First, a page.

Saginaw Chippewa Tribe of Michigan Recommitment to the Earth
October 12, 2012 -
Isabella Reservation, Michigan
Ziibiwing has been working on behalf of the Saginaw Chippewa Tribe of Michigan and other Great Lakes Tribes to bring home ancestors and their associated funerary objects.
to restore or return to the country of origin, allegiance, or citizenship
The Saginaw Chippewa Indian Tribe of Michigan and its Ziibiwing Cultural Society repatriated 125 ancestral remains on October 12, 2012.
124 individuals and their associated funerary objects came from the University of Michigan.
Prior to 1901, 1 ancestral individual was donated to the Peabody Museum of Archaeology in Andover, Massachusetts
A small delegation from the Saginaw Chippewa Tribe drove there to retrieve the ancestor for the reburial.
The remains were personally walked to the Nibokaan Cemetery on the Isabella Reservation.
The newly created Saginaw Chippewa Men’s Society were on hand to assist with the reburial.
Honored guests: Dennis Banks, Great Lakes Spiritual Leaders including Eddie Benton Banai, George Martin and Duncan Standing Rock Sr., & Alvin Windyboy.
The remains were kept in 9,360 boxes which had to be opened and respectfully placed in cloth bundles. This process took many volunteers and hours to complete.
The remains were prayed for and feasted in a traditional manner.
This effort was in collaboration with the 12 Federally Recognized Tribes & the 2 State Historic Tribes of Michigan and the Chippewa Cree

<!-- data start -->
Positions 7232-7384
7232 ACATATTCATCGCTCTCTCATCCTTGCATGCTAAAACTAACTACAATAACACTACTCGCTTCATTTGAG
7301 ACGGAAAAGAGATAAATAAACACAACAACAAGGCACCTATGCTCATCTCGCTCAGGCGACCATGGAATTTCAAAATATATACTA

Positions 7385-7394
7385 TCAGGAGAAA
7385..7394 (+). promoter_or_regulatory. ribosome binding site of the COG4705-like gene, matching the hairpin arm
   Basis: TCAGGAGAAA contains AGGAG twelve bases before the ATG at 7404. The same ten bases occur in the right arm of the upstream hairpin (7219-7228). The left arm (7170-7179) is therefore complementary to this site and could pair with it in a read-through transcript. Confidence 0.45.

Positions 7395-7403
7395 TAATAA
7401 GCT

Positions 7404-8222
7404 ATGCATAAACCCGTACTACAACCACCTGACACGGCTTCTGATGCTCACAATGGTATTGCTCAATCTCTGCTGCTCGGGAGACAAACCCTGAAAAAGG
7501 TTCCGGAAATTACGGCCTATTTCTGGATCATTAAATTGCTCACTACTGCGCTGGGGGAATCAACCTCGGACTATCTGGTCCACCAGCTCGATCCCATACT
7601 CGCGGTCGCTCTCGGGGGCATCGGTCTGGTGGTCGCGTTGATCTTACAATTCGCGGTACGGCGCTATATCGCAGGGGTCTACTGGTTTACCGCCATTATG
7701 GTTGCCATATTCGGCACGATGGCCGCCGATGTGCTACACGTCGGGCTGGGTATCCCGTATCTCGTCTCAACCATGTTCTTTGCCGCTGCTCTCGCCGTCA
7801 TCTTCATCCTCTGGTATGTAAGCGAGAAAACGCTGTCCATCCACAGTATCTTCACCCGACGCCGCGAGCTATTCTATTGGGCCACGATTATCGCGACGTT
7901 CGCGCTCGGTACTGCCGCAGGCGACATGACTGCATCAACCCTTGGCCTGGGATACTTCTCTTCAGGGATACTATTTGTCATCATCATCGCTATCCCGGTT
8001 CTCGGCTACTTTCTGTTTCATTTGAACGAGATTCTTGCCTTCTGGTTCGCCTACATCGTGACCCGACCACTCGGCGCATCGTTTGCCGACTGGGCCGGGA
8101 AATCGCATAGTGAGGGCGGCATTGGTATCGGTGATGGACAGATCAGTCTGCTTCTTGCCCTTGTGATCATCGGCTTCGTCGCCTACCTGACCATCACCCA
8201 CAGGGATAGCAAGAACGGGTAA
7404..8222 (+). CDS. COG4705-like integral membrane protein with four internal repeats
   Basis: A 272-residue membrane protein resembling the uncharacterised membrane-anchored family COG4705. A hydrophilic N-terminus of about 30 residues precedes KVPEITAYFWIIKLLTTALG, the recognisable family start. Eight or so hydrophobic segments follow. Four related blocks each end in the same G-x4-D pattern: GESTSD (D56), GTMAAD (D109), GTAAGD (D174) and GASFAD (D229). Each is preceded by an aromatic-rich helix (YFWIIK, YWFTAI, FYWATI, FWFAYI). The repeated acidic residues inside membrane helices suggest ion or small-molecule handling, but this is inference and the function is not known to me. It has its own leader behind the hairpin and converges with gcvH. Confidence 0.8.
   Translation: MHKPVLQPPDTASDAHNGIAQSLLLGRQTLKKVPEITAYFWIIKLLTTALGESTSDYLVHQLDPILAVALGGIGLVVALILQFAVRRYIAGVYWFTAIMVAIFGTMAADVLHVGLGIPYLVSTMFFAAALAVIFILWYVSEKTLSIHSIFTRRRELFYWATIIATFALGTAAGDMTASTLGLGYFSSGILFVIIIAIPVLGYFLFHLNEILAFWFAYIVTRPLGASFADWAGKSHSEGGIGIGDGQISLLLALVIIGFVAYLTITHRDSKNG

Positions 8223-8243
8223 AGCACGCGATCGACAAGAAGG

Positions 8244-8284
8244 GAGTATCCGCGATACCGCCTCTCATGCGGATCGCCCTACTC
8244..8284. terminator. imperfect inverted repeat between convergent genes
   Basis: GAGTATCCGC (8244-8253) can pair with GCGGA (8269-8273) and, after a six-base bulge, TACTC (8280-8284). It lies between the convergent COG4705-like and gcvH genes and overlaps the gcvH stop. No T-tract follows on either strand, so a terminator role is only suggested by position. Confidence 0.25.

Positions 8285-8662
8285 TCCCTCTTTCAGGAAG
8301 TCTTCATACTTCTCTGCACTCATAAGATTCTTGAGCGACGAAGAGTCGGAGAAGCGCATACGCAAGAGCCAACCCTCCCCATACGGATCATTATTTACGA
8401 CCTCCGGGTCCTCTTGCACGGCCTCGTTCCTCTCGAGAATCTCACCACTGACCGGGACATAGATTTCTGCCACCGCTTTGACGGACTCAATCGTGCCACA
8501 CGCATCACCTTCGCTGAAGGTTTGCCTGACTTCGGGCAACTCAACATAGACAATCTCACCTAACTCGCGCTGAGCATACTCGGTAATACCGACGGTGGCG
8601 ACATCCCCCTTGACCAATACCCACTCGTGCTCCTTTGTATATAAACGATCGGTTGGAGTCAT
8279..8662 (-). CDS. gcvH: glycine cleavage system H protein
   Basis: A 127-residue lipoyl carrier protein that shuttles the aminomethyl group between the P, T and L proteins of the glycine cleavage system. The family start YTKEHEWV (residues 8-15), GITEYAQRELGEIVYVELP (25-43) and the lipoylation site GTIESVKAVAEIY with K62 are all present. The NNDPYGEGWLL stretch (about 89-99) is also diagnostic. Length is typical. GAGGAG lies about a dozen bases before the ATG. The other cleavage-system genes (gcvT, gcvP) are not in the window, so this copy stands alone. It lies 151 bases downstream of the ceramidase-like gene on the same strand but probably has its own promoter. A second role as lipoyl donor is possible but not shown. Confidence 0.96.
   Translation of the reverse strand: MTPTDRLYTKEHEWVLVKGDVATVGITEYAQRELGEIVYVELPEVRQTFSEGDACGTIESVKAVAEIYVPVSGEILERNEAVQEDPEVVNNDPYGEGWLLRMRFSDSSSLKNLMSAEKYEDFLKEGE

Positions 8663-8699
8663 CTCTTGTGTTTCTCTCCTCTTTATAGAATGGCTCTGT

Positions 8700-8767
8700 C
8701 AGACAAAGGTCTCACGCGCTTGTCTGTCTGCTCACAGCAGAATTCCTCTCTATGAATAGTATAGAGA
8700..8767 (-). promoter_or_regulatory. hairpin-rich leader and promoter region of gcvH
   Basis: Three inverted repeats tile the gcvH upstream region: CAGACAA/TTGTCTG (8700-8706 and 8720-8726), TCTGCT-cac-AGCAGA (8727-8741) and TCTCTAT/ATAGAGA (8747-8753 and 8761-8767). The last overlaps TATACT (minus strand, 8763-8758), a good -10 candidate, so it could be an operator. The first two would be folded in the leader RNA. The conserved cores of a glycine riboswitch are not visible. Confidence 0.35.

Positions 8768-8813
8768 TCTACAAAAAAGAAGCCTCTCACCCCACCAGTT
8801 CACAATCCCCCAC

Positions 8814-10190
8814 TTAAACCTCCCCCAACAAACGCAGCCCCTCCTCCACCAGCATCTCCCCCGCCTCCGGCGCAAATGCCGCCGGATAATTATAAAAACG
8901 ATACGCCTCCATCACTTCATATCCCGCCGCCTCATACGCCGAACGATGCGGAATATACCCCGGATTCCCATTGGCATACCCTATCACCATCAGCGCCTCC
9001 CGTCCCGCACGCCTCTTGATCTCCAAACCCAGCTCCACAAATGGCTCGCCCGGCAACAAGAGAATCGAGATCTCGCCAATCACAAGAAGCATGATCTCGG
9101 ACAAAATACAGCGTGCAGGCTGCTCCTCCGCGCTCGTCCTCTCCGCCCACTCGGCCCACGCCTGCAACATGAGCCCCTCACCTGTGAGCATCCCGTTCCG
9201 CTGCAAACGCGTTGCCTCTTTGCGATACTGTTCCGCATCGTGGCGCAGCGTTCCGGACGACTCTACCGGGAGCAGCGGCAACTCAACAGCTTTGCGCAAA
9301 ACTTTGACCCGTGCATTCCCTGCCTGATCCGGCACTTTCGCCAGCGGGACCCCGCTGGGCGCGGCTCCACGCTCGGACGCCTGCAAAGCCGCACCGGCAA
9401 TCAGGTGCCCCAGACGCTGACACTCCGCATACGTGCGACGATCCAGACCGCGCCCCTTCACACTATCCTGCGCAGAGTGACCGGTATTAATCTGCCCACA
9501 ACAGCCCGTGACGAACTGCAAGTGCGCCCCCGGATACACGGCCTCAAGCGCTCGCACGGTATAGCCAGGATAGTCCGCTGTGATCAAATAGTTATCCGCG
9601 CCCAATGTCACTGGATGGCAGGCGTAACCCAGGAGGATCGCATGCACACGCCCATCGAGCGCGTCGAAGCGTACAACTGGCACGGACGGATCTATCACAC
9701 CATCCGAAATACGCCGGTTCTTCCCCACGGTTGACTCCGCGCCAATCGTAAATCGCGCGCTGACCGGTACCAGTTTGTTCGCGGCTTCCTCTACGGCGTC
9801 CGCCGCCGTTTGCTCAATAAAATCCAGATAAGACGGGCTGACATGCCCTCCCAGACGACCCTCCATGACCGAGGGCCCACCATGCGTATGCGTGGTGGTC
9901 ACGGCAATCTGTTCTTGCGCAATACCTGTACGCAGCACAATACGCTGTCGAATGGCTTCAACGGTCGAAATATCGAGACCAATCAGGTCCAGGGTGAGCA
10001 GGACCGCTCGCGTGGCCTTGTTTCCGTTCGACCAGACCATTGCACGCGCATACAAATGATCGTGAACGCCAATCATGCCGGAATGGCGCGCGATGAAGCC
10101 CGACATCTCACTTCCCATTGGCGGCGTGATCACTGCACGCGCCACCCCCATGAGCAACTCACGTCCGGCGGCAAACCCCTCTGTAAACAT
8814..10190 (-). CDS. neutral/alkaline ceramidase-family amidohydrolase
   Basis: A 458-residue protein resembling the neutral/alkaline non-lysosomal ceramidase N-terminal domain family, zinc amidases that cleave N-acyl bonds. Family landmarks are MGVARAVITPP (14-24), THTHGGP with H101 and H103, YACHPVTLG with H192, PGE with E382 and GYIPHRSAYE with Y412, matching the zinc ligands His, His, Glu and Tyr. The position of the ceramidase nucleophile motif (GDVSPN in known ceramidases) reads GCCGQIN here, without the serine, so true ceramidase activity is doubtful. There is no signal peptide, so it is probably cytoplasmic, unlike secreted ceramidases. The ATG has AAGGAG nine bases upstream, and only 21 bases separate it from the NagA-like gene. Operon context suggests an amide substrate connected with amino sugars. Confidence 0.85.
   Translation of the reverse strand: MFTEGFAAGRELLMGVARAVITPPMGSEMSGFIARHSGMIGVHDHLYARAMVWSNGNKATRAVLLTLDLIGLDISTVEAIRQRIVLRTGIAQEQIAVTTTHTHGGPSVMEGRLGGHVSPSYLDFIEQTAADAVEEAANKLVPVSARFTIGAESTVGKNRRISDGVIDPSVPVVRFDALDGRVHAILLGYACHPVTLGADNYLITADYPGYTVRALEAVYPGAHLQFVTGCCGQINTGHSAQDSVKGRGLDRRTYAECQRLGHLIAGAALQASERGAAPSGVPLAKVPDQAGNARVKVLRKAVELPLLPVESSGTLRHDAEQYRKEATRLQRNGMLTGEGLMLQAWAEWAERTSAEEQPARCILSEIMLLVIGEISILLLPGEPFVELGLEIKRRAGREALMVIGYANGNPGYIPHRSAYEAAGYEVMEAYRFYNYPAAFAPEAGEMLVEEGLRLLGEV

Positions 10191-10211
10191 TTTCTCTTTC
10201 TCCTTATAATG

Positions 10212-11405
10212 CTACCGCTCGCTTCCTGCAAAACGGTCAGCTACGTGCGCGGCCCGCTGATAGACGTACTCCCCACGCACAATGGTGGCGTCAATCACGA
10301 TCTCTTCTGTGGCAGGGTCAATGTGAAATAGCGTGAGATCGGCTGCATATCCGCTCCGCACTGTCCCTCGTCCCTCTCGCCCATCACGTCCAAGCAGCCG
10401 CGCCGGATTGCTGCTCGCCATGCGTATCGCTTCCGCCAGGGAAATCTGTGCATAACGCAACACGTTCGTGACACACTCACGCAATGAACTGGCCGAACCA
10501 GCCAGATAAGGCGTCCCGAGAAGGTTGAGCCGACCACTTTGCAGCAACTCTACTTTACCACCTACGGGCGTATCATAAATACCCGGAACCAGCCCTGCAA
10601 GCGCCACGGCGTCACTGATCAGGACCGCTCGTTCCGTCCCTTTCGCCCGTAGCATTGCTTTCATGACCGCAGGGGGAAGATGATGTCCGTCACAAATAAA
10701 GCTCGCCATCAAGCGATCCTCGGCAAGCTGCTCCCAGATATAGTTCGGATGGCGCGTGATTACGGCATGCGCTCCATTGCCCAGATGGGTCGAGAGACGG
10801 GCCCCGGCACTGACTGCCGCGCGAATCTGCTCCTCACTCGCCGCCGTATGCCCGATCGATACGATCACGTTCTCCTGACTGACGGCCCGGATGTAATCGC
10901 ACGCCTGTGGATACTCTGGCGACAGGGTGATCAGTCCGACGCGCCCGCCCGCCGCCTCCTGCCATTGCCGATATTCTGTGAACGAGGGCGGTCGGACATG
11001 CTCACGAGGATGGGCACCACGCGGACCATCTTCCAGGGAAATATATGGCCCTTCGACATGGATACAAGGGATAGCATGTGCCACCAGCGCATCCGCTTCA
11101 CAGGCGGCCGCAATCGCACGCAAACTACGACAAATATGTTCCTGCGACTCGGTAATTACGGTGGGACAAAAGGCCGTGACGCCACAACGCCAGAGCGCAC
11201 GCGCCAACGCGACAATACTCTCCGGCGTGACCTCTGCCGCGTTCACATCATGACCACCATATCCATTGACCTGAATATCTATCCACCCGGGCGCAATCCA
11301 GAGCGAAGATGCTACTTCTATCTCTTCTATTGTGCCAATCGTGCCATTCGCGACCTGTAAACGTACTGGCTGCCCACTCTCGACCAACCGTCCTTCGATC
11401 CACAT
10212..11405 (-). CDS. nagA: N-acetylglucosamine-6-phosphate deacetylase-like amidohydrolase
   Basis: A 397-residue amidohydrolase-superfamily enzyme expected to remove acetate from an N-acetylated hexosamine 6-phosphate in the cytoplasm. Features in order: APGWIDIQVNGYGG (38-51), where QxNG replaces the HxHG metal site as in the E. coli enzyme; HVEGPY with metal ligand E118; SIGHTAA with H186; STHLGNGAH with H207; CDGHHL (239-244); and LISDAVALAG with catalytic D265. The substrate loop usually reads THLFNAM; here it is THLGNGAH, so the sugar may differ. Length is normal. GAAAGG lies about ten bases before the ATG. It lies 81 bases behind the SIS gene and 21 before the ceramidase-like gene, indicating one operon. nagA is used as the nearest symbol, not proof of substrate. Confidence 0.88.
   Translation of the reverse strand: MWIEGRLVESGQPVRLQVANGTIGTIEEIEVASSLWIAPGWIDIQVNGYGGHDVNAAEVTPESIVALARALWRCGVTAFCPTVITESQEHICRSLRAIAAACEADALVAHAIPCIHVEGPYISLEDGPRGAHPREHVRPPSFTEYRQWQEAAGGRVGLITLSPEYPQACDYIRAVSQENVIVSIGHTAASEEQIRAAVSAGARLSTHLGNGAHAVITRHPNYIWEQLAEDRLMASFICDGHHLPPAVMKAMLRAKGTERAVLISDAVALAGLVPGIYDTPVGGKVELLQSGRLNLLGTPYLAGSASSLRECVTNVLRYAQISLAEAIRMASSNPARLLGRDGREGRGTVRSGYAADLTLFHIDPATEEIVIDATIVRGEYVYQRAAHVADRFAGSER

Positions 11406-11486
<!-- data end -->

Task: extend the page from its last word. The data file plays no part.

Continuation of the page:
Tribe of the Rocky Boy’s Reservation of Montana & Sokaogan Chippewa Community, Wisconsin.
The Transfer of Control documents between the University of Michigan and the Saginaw Chippewa Indian of Michigan took place on October 11, 2012,
at 3 p.m. at the U-M Kipke Campus Safety Building.
Prior to this repatriation, the remains were dug up, kept in boxes on shelves and photographed –
all in the name of science.
The Nibokaan Cemetery was created in 1995 for the explicit purpose of reburying repatriated Native American ancestral remains and associated funerary objects.
The Native American Graves Protection & Repatriation Act (NAGPRA) was passed in 1990. Today there are still over 1,300 ancestors still being held at the University of Michigan.
Nationally it is estimated that there are over 180,000 ancestors being kept in universities, museums and other repositories.
Globally the number of our ancestors who were boxed up and shipped to other countries are unknown.
Laid to rest on a bed of cedar, surrounded by birch bark and saama, prayers were sent up for a safe journey home……
Photos from the event
Brought to you by the Saginaw Chippewa Indian Tribe’s Public Relations Department and Ziibiwing Cultural & Lifeways
Photos by Marcella Hadden, Niibing Giizis Studio